sudo apt install xournal \

Note: for now I kept with the deb package for Gimp, but the Downloads page mentions that flatpak is more up to date. I might try that next time.

Inkscape on the other hand did have a newer version. I went to the Downloads page and downloaded the AppImage. I just moved that to the bin directory.

To deal with sound-related tasks, I installed audacity, soundconverter, musescore3, and easytag.

sudo apt install audacity \
           soundconverter \
           musescore3 \

I downloaded the Midas M32 application to control our sound board from the website. I had to search for “m32 edit” to find it. I downloaded the Linux version, and installed it with:

mkdir ~/bin/m32
tar -xzvf ~/Downloads/M32-Edit_LINUX_4.3.tar.gz -C ~/bin/m32/

Then, I used the Menu Editor to add a shortcut.

For my video endeavors, I installed mplayer, vlc, yt-dlp, obs-studio, blender, and kdenlive.

sudo apt install mplayer \
       vlc \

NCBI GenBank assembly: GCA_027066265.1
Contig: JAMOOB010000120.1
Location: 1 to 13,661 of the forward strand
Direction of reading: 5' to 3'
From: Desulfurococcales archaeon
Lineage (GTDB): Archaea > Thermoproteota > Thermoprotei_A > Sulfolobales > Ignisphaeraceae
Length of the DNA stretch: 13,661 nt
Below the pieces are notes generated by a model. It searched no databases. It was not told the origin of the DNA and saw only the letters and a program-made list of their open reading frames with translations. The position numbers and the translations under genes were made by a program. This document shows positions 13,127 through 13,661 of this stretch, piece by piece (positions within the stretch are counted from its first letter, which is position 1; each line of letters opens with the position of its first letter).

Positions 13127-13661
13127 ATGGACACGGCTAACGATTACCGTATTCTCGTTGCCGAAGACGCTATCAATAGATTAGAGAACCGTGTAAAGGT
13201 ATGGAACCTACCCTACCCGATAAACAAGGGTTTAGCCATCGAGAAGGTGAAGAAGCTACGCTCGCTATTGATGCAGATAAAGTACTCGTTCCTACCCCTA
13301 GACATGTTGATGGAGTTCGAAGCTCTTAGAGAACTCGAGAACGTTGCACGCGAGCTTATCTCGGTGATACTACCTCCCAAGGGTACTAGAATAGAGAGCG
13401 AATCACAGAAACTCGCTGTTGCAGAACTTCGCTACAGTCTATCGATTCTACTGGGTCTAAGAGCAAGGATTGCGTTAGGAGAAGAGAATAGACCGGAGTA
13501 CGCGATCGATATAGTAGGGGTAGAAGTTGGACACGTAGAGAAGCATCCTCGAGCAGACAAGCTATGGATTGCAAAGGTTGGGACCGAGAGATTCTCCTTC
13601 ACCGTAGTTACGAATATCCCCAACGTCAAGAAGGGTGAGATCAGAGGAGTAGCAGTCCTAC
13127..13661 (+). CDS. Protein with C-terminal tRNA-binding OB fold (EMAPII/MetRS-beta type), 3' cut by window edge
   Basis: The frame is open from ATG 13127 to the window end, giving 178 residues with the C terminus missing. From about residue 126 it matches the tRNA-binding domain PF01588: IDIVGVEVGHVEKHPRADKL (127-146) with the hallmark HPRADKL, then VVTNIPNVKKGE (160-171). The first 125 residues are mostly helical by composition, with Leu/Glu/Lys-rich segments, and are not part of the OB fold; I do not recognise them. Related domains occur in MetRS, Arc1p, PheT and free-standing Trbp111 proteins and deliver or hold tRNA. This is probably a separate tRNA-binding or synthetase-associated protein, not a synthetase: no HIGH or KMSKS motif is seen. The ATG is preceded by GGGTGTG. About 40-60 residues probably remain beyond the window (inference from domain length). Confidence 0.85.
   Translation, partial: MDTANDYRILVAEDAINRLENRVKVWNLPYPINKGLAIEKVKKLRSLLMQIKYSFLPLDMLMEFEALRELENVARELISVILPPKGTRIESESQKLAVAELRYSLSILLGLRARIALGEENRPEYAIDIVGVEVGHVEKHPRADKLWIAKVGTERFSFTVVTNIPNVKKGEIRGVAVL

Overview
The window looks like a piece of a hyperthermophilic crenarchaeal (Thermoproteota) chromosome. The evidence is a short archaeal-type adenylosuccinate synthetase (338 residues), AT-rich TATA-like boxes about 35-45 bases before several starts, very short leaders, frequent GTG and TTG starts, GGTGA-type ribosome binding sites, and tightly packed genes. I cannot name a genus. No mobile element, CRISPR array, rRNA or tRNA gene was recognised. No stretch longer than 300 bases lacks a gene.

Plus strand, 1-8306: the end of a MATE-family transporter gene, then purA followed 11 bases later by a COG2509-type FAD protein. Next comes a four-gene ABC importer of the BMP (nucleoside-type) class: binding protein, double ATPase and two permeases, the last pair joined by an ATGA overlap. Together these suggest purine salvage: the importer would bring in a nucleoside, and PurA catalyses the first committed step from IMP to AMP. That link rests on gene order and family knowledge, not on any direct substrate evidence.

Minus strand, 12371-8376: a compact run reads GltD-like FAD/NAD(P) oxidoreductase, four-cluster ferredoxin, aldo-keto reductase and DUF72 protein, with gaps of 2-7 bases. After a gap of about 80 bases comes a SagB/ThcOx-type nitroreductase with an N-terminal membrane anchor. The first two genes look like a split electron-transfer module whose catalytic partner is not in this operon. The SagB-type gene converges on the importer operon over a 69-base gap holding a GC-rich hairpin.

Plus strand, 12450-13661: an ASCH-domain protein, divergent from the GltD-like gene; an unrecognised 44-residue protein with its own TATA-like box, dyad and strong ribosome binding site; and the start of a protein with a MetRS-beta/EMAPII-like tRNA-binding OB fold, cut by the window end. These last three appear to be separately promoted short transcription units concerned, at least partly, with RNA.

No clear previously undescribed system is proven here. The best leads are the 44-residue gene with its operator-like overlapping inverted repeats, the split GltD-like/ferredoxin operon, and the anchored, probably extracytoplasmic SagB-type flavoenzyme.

kdenlive \

For OBS Studio, I added a repository to keep it up to date.

sudo apt install ffmpeg
sudo add-apt-repository ppa:obsproject/obs-studio
sudo apt install obs-studio

Then, I installed the loopback device so that I can use the OBS output on Teams.

sudo apt install -y v4l2loopback-dkms

I installed blender with the snap.

sudo snap install blender --classic

I installed all the codecs with:

sudo apt install \
      libdvdnav4 \
      libdvd-pkg \
      gstreamer1.0-plugins-bad \
      gstreamer1.0-plugins-ugly \
sudo dpkg-reconfigure libdvd-pkg 

Finally, for KdenLive, I downloaded the App Image from their website.

3D Printing

I installed OpenScad for designing things to print.

snap install openscad

Then, I downloaded Cura from the Downloads page and placed the App Image in my bin directory. At first, I downloaded the “Linux-Modern” version. But, there was a compiler or python mismatch, and it gave me this error:

[71893] Error loading Python lib '/tmp/.mount_UltiMaolbPAJ/': dlopen: /lib/x86_64-linux-gnu/ version `GLIBC_2.35' not found (required by /tmp/.mount_UltiMaolbPAJ/

After I downloaded just the regular Linux 64-bit version, it worked fine. I was able to start it and go through the wizard. That made me sign into a Cura account and then pick my printer (Monoprice Select Mini V2)


I use Virtualbox. I normally just install it from apt, but version 6 is in the repositories. Version 7 is on the Download page. I downloaded the Ubuntu 20.04 option for version 7.0.6.